The left-hand side houses the third USB 2.0 port, the Ethernet (RJ-45) connector and a Type II PC Card slot. Much of the back of the system is occupied by the removable 4,800mAh Li-ion battery, but there's space here for the mains power connector, plus VGA and S-Video ports. The infrared port sits on the fascia, alongside a four-pin FireWire (IEEE 1394) port and the audio connectors (line in, microphone and headphone). The stereo speakers are also on the front of the system.
One of Acer’s goals for the new ProFile design was 'optimised port placement', and for the most part the engineers have done a good job on this front. However, we would have preferred it if the pair of USB ports on the right-hand side were not vertically stacked, as the size and bulk of some periperals may make it difficult to use both at once.
Acer bundles a good range of software with the TravelMate 6292, including software for use with the fingerprint sensor and GridVista, which can be used to automatically tile open windows for maximum visibility. We have found that this is useful on notebooks with larger screens, but the TravelMate 6292's relatively small 12.1in. screen means you will rarely want more than two application windows opened at once.
Performance & battery life
Acer suggests that you'll get up to 5 hours of life from the standard 6-cell 4,800mAh battery, while the optional 9-cell 7,200mAh battery should deliver a claimed 7 hours. Unfortunately we were unable to test either battery life or performance as the industry-standard Vista-compatible benchmarks MobileMark 2007 and SysMark 2007 are not yet available in their final form. Even so, Acer's estimates seem reasonable, and although the precise mains-free longevity will depend on your usage pattern and power management settings, it would seem wise for anyone who requires a full working day on battery power to purchase the optional 9-cell battery.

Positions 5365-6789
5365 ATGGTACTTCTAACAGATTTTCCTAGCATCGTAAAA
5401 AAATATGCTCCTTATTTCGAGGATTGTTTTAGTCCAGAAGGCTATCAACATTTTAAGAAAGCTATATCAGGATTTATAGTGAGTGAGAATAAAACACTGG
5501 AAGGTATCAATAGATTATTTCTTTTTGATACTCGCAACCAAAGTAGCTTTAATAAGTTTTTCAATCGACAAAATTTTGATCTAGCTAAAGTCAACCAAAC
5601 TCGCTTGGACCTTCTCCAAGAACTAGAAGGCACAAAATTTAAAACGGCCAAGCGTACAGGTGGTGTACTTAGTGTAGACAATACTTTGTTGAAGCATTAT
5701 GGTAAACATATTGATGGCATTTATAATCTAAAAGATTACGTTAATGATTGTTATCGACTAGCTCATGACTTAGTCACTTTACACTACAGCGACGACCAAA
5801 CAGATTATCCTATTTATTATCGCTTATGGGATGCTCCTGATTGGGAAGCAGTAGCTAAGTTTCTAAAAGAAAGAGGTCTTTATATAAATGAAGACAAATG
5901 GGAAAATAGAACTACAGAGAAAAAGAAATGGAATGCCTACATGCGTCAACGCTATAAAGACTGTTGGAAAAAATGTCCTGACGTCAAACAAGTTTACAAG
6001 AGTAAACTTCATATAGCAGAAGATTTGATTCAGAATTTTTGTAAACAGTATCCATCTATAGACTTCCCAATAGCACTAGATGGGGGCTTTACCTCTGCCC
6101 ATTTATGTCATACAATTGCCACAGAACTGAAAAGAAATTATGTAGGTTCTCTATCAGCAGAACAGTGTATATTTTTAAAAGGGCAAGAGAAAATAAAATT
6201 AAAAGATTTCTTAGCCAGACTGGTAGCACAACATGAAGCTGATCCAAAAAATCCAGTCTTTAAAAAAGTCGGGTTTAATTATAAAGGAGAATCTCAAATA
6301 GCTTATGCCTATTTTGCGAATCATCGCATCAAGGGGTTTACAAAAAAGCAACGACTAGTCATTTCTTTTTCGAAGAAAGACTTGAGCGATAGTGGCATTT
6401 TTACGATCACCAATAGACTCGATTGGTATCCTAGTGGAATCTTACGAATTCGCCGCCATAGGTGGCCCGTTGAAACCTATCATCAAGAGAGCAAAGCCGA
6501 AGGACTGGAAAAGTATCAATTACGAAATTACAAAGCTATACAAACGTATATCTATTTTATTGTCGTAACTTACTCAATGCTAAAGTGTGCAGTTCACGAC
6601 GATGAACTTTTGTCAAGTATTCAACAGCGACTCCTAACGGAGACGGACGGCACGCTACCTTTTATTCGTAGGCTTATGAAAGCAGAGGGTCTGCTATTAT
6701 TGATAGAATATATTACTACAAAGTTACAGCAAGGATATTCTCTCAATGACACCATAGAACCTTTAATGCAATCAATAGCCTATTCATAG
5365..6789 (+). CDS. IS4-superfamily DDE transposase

As far as performance is concerned, the system's 2GHz Core 2 Duo T7300 processor, 2GB of RAM and GMA X3100 integrated graphics rendered it well capable of handling Vista and its fancy Aero graphics — especially if all you're contemplating is running mainstream business applications. However, Vista's internal benchmark, the Windows Experience Index, identified graphics as the lowest-performing subsystem with a score of 3.4 (out of maximum of 5.9). This suggests that the TravelMate 6292 could struggle with graphically demanding applications or configurations.
Service & support
The TravelMate 6292 comes with a one-year International Travellers' warranty, which is on the short side for a business system. Telephone support for out-of-warranty products is only available between 9am and 5.30pm on weekdays, and costs 50p per minute. The company's online support offering could stand some sprucing up; it does offer easy driver and manual downloads plus email support, but lacks such helpful features as forums and real-time chat with a tech-support representative.
The TravelMate 6292 packs in a solid range of features and although it stretches the definition of 'ultraportable', it does represent excellent value for money. We have some issues, though: ideally there would be more USB ports — or failing that, the two vertically stacked ones would be separated; we’d also prefer the webcam to swivel and the lid to have a catch mechanism.